At the end of the day, too many conservatives have made the Christian response to a problem indistinguishable from that of the most insensitive AM radio pundit. How far can you go in mocking the machinations of mainline bureaucrats before you encourage indifference to the cry of the poor themselves? In this quietism of the conservatives on social concerns, the law is evaded.  Meanwhile, at the end of the day, too many liberals have made the Christian response to a crisis indistinguishable from a humanitarian, Buddhist response.  How far can you go in removing the exclusive elements of Christianity before you're actually a Baha'i'? Here, Christ is to be obeyed or emulated, rather than believed in.  I would of course love to find counterexamples to prove me wrong on this. That is the whole point of this contest! Show us the way!

Can anyone write a sermon that neither makes the Social Gospel the raison d'etre for the faith nor tries to chip away from a traditional, Confessional, biblical orthodoxy anything that remotely looks like it? Can anyone take a controversial social problem, and extract from it direct violations of the Ten Commandments, perhaps from both sides of the issue, so that "every tongue may be silenced"?  Can anyone write a sermon that neither makes the quietistic mistake of Dr. King's peers (quote above), nor uses the word "gospel" differently from the way the late Dr. Gerhard Forde would?  Can anyone write a sermon with a Law message that offends us in our comfortable conservatism, and a Gospel message that offends us in our liberal, moralistic hand-wringing?   Do we have to give up an iota of the doctrine found in any of Johannine or Pauline biblical texts, in the writings of the church fathers, in the Book of Concord, lest we become some uncaring brute? Do we have to view all talk of social injustices as a distraction from the work of the church, even the "pulpit work"? Do we have to choose between theological orthodoxy and compassion?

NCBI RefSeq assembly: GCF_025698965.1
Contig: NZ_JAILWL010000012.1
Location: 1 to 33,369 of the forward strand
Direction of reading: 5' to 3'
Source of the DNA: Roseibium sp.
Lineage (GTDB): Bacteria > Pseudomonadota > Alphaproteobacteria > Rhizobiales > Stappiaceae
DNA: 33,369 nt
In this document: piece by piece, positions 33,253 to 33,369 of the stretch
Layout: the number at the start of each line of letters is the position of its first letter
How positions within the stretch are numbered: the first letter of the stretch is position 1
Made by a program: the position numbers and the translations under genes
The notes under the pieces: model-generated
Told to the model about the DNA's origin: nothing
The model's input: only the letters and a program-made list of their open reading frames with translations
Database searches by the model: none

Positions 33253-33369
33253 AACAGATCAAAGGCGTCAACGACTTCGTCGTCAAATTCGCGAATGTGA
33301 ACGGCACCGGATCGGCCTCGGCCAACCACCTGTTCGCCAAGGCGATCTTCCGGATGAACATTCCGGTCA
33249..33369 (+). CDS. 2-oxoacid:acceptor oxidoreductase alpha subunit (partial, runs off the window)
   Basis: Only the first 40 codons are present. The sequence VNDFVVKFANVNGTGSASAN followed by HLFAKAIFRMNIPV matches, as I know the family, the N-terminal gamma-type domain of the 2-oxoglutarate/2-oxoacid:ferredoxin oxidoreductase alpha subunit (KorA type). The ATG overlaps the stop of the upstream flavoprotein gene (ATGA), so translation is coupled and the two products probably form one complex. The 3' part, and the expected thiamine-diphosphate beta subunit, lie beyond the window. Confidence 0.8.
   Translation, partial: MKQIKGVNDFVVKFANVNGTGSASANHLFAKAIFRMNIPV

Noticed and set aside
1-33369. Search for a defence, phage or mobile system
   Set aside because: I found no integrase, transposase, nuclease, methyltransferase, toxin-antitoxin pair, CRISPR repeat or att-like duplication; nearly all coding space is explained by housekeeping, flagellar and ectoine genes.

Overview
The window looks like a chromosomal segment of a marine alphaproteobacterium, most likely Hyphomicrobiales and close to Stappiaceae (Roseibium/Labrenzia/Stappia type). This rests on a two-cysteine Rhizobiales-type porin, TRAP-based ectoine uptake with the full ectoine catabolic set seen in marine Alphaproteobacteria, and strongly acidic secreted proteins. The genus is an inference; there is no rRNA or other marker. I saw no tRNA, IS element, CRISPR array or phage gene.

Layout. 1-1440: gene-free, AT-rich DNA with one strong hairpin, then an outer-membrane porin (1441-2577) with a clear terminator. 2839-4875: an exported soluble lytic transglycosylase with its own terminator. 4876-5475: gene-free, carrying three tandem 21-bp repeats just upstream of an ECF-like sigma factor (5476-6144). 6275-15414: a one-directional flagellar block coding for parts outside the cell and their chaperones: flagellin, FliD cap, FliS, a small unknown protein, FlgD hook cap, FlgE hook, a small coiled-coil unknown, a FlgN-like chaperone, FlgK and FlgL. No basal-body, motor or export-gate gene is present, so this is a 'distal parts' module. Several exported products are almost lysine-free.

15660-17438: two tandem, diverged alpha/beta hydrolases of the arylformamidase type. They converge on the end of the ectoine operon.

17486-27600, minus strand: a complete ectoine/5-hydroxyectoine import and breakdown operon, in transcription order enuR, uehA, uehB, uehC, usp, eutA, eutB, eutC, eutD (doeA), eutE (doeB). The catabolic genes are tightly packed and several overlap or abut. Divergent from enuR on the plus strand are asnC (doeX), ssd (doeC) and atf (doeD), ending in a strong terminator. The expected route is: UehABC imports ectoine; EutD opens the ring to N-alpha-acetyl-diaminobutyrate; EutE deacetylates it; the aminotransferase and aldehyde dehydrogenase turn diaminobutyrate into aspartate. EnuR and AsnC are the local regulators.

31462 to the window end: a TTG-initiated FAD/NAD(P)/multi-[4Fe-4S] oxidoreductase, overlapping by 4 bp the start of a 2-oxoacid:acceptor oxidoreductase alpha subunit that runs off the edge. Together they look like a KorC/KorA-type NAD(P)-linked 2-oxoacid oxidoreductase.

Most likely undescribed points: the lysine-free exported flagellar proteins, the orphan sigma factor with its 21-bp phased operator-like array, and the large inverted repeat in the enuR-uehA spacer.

The Lutheran Social Gospel, the Greg M. Johnson Homiletics Award is an $1800 sermon-writing contest for Lutheran seminary students. Its purpose is to advance traditional law and gospel preaching about bible passages that have been seen as a source of humanitarian concern. 

To receive instructions on how to enter, visit this link on this web site.


[1] " 'For 20 years, we have fought and discussed things that are really rather minor and esoteric, things that the Bible really doesn't speak to us much about,' he said. 'We've talked about the nuclear freeze and apartheid. We debated pulling our assets out of South Africa. It's been a political discussion driven by activists on the very far and flaky left of the ELCA.' " 

[2] "On its website, Community Church of Joy cited three documents to help make clear the reasons for the congregation's actions. One document is on ELCA’s policy toward Israel, which the church says is not supportive of the nation." 
Eric Young, reporter, "Ariz. Megachurch Cuts Ties with ELCA",  Christian Post, Mon, Sep. 28 2009 

[3] "For Lutherans there is no such thing as a Social Gospel, there is only the Gospel of Jesus Christ..."  Dr. Robert Benne. This is the quote as printed on the back cover of the book, excerpted from his article in By What Authority?, Confronting Churches Who No Longer Believe Their Own Message.

[4] "The overarching connection in all of these crises has to do with the great Western heresy – that we can be saved as individuals, that any of use alone can be in right relationship with God."    
The Most Rev. Katharine Jefferts Schori, TEC, 2009 General Convention opening address